Session 2
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Measurement of synchrotron beam polarization
Leif V. Singman, Brent A. Davis, D. L. Holmberg, et al.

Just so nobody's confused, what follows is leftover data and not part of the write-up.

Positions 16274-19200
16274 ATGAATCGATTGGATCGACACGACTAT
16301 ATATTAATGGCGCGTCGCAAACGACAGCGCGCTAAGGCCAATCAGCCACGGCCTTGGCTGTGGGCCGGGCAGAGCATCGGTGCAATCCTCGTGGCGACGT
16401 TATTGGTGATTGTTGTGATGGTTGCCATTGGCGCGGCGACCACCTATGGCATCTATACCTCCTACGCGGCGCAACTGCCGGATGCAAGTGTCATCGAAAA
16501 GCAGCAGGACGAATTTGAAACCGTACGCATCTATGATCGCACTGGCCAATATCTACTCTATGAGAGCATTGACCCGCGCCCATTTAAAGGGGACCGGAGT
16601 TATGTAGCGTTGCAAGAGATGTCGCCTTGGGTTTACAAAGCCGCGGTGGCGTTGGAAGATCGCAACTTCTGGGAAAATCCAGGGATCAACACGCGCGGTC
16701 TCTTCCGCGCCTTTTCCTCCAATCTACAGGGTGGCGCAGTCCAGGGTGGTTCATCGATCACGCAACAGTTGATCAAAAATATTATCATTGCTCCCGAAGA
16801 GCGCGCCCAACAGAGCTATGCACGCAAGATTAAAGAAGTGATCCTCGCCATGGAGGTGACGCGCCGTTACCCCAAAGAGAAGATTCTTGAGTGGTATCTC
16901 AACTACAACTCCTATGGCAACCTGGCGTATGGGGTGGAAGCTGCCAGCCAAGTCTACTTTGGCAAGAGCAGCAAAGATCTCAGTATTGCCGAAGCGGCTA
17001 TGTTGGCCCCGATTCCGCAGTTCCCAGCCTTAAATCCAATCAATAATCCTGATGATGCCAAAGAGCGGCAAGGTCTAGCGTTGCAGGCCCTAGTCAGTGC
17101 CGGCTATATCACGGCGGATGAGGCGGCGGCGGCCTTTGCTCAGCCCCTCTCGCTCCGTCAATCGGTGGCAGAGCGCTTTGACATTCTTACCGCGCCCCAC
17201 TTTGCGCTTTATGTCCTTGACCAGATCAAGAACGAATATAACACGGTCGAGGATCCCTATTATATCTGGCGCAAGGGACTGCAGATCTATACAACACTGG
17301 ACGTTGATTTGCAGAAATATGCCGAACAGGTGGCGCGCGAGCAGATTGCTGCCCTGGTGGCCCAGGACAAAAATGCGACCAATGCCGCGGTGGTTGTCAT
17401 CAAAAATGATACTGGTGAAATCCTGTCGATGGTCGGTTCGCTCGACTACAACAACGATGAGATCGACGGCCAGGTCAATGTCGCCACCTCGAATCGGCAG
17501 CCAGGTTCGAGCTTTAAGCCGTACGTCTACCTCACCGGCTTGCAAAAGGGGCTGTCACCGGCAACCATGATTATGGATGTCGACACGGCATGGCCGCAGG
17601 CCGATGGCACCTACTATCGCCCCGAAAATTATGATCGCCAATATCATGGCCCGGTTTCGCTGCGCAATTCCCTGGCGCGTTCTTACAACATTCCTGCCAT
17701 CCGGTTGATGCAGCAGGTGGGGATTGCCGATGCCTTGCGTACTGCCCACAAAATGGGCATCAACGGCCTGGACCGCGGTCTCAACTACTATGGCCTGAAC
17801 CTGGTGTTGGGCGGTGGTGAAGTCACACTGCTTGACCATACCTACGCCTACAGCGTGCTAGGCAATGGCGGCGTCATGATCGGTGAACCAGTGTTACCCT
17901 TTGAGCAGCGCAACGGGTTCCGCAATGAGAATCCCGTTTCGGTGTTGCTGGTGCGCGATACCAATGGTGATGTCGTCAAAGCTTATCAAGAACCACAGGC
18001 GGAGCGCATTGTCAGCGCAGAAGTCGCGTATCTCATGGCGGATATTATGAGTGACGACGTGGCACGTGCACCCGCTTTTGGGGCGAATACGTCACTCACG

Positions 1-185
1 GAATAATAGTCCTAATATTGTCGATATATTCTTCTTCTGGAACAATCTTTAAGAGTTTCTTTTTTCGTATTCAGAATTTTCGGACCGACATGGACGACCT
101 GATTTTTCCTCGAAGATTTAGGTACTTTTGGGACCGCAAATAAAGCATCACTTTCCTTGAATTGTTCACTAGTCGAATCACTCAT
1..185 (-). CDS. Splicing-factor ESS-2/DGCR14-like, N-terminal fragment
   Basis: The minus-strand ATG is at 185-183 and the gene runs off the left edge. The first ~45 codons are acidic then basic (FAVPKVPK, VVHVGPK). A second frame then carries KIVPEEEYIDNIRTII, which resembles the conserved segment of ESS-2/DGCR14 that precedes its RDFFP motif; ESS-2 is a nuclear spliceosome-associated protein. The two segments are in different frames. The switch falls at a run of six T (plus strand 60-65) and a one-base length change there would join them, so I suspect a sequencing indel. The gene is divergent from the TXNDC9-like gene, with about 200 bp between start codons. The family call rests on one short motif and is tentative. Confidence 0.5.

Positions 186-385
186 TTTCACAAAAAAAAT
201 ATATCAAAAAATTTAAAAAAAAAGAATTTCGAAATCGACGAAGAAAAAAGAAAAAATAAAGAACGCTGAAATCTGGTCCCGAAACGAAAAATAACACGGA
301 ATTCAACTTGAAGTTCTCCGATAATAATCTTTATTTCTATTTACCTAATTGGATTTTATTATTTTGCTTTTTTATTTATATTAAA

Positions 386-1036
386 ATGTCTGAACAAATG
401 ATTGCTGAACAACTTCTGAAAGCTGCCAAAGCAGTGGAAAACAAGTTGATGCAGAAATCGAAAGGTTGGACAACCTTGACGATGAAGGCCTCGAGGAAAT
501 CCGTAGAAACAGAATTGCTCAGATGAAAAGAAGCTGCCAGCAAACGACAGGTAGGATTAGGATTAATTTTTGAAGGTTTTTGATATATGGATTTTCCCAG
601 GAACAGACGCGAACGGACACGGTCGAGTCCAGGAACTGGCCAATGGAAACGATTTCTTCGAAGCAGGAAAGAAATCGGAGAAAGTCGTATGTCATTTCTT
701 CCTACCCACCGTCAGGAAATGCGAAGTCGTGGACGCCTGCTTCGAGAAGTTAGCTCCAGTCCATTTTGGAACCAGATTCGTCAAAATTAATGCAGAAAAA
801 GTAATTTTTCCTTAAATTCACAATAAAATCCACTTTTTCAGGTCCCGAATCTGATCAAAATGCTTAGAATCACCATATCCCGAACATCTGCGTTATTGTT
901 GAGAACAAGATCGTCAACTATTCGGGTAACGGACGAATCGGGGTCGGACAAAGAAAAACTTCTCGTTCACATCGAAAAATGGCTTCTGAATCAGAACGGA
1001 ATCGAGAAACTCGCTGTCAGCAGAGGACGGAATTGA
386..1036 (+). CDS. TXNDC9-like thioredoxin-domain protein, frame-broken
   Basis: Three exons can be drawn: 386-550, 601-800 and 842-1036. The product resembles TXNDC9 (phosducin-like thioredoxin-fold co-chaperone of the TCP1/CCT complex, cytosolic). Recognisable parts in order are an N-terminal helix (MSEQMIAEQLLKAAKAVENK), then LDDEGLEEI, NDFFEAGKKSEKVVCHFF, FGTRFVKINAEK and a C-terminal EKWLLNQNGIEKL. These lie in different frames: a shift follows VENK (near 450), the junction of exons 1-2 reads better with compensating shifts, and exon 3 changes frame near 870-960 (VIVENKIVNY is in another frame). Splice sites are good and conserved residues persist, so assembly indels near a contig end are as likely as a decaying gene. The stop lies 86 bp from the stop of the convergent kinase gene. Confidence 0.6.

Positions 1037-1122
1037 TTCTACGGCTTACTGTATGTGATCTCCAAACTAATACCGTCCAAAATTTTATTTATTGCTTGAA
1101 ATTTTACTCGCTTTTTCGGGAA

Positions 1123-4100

The degree of beam polarization at the end of beam line U3C of the National Synchrotron Light Source has been measured. The polarization was measured at nine photon energy points from 219 to 1136 eV. Scattering from helium gas at 90 degrees was used to separate the beam component polarized with its electric vector parallel to the synchrotron electron orbit from that polarized perpendicular to the orbit. The simultaneous count rates of two gas flow proportional counters, one placed in the orbital plane perpendicular to the beam, the other perpendicular to both the orbital plane and the beam, were taken to be proportional to the intensities of the two components. The measured values of the experiment were lower than originally expected when compared to the theory and similar measurements in the literature. However, if an .8 milliradian vertical offset of the central ray was assumed, the measured values fitted the theoretical curve to within the counting statistics of the measurement. The technique shows promise as a beam line alignment tool.